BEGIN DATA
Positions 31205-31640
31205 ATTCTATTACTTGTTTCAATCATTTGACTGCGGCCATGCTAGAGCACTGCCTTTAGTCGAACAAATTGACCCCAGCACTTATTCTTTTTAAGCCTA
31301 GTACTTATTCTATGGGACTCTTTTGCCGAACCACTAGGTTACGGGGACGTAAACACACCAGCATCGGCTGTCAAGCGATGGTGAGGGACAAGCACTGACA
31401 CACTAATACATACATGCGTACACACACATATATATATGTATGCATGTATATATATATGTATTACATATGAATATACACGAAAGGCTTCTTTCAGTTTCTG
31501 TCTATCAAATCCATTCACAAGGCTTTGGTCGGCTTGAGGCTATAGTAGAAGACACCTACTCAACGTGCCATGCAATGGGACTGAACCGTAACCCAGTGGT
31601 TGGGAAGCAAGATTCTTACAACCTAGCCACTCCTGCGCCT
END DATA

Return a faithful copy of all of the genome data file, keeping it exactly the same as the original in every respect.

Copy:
Positions 31205-31640
31205 ATTCTATTACTTGTTTCAATCATTTGACTGCGGCCATGCTAGAGCACTGCCTTTAGTCGAACAAATTGACCCCAGCACTTATTCTTTTTAAGCCTA
31301 GTACTTATTCTATGGGACTCTTTTGCCGAACCACTAGGTTACGGGGACGTAAACACACCAGCATCGGCTGTCAAGCGATGGTGAGGGACAAGCACTGACA
31401 CACTAATACATACATGCGTACACACACATATATATATGTATGCATGTATATATATATGTATTACATATGAATATACACGAAAGGCTTCTTTCAGTTTCTG
31501 TCTATCAAATCCATTCACAAGGCTTTGGTCGGCTTGAGGCTATAGTAGAAGACACCTACTCAACGTGCCATGCAATGGGACTGAACCGTAACCCAGTGGT
31601 TGGGAAGCAAGATTCTTACAACCTAGCCACTCCTGCGCCT